Oncotarget

Research Papers:

Deubiquitinating enzyme Usp12 regulates the interaction between the androgen receptor and the Akt pathway

Urszula L. McClurg _, Emma E. Summerscales, Victoria J. Harle, Luke Gaughan and Craig N. Robson

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Oncotarget. 2014; 5:7081-7092. https://doi.org/10.18632/oncotarget.2162

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Abstract

Urszula L. McClurg, Emma E. Summerscales, Victoria J. Harle, Luke Gaughan, Craig N. Robson

Solid Tumour Target Discovery Laboratory, Newcastle Cancer Centre, Northern Institute for Cancer Research, Medical School, Newcastle University, Newcastle upon Tyne NE2 4HH, UK

Correspondence to:

Dr. Craig N. Robson, e-mail: craig.robson@ncl.ac.uk

Key words: Androgen Receptor, Usp12, prostate cancer, Uaf-1, WDR20, PHLPP, PHLPPL, Akt

Received: April 28, 2014     Accepted: June 23, 2014     Published: July 08, 2014

ABSTRACT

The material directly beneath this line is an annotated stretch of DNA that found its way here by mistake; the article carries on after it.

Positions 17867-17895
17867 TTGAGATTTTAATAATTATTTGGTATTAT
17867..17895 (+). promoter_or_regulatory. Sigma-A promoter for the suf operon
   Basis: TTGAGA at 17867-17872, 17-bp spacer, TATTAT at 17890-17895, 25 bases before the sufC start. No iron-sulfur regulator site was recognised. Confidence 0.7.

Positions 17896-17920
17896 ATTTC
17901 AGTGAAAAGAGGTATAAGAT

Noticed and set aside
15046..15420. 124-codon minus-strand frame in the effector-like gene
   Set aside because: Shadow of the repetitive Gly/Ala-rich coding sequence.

The androgen receptor (AR) is a transcription factor involved in prostate cell growth, homeostasis and transformation regulated by post-translational modifications, including ubiquitination. We have recently reported that AR is deubiquitinated and stabilised by Usp12 resulting in increased transcriptional activity. In this study we have investigated the relationship between Usp12, PHLPP and PHLPPL tumour suppressors in the regulation of AR transcriptional activity in prostate cancer (PC). PHLPP and PHLPPL are pro-apoptotic phosphatases that dephosphorylate and subsequently deactivate Akt. Phosphorylated Akt is reported to deactivate AR in PC by phosphorylation at Ser213 and Ser791 leading to ligand dissociation and AR degradation. In contrast, PHLPP- and PHLPPL-mediated dephosphorylation and inactivation of Akt elevates the levels of active AR. In this report we demonstrate that Usp12, in complex with Uaf-1 and WDR20, directly deubiquitinates and stabilises the Akt phosphatases PHLPP and PHLPPL resulting in decreased levels of active pAkt. Decreased pAkt in turn down-regulates AR Ser213 phosphorylation resulting in enhanced receptor stability and transcriptional activity. Additionally, we observe that depleting Usp12 sensitises PC cells to therapies aimed at Akt inhibition irrespectively of their sensitivity to androgen ablation therapy. We propose that Usp12 inhibition could offer a therapeutic alternative for castration resistant prostate cancer.


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